Regardless of your older child's age, make sure that he or she gets individual attention from you and other loved ones when the new baby arrives. If you're taking pictures or videos, include your older child. Take some pictures or videos of him or her alone, as well as with the new baby. Consider having a few small gifts on hand to give to your older child in case friends visit with gifts for the new baby.
Your older child might try to get your attention by breaking rules — even if it means he or she will be punished. To stop this behavior, praise your older child when he or she is behaving well. If you suspect your child is behaving badly to get your attention, consider ignoring the behavior. This might encourage your child to look for a more positive way to get your attention. Keep in mind that siblings sometimes regress after the arrival of a new baby — such as by having toilet training accidents or drinking from a bottle — to get attention. There's no need to punish this type of behavior. Instead, give your older child plenty of love and assurance.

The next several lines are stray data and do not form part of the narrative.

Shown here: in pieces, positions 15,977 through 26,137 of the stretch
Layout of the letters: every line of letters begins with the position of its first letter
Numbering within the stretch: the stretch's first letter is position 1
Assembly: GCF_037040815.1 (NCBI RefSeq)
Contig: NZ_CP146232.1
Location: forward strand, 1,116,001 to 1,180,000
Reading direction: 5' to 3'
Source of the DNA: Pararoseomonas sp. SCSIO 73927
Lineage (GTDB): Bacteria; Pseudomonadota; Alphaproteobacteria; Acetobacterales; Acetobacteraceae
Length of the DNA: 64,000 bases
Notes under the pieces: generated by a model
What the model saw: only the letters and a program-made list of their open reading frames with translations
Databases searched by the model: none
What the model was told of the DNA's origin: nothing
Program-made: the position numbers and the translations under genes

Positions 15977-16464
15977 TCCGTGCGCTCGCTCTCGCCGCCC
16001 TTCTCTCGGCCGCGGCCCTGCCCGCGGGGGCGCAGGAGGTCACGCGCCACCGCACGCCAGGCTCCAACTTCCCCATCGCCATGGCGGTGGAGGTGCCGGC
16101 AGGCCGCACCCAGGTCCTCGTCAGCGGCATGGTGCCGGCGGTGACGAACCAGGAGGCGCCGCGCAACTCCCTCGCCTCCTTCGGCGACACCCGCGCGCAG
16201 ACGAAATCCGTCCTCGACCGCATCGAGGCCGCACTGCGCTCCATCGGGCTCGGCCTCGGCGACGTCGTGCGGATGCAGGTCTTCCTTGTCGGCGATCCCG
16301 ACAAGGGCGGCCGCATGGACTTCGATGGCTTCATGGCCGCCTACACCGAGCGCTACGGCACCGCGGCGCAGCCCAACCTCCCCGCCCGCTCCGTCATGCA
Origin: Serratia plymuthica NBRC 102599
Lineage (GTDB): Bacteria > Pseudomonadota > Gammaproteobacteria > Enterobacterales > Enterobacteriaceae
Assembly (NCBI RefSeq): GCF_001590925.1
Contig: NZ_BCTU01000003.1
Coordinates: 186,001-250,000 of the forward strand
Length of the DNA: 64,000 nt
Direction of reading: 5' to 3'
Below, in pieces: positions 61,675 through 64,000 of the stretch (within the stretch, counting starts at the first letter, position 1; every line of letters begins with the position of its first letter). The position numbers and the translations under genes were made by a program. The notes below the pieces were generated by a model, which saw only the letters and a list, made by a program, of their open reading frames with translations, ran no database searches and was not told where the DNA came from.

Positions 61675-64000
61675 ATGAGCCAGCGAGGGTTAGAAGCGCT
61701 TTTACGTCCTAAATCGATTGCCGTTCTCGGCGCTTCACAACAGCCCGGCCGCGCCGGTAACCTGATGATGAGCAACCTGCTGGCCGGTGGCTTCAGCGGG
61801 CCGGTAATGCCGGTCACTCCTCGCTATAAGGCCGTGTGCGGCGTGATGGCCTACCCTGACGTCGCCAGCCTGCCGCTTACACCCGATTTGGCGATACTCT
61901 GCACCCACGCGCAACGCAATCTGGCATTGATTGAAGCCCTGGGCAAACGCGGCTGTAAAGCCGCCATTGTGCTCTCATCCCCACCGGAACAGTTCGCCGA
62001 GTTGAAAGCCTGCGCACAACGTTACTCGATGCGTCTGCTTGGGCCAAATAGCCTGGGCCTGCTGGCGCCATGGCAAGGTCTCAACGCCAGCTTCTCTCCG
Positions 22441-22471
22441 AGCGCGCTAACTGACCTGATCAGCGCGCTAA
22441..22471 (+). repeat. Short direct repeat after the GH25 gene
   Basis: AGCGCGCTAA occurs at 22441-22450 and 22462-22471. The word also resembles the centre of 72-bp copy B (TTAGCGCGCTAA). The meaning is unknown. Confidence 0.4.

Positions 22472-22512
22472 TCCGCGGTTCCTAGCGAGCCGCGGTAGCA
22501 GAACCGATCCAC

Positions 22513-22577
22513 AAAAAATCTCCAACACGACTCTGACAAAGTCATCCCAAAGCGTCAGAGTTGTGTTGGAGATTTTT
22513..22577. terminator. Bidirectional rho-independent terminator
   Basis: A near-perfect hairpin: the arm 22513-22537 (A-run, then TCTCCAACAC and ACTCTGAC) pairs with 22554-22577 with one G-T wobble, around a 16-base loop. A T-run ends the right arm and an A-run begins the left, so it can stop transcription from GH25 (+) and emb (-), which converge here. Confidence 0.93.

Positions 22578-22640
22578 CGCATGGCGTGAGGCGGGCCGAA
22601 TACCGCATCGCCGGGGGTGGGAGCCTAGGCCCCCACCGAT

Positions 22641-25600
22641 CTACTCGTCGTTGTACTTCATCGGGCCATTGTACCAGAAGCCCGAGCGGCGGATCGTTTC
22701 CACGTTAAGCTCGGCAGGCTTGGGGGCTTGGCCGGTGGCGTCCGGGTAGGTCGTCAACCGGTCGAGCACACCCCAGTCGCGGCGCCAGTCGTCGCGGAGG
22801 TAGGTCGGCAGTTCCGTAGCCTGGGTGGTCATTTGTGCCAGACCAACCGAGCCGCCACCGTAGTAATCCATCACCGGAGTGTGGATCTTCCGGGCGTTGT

Sometimes older children — stressed by the changes happening around them — take out their frustration on a new baby. If your older child tries to take away the baby's bottle or harm the baby in any way, it's time for a talk. Sit your child down and explain that he or she isn't allowed to hurt the baby. Give your older child extra attention and include him or her in activities that involve the baby, such as singing, bathing or changing diapers. Praise your older child when he or she acts lovingly toward the new baby.
Even if your children seem to get along, supervision is essential. Don't leave your newborn alone with a sibling or other loved one younger than age 12.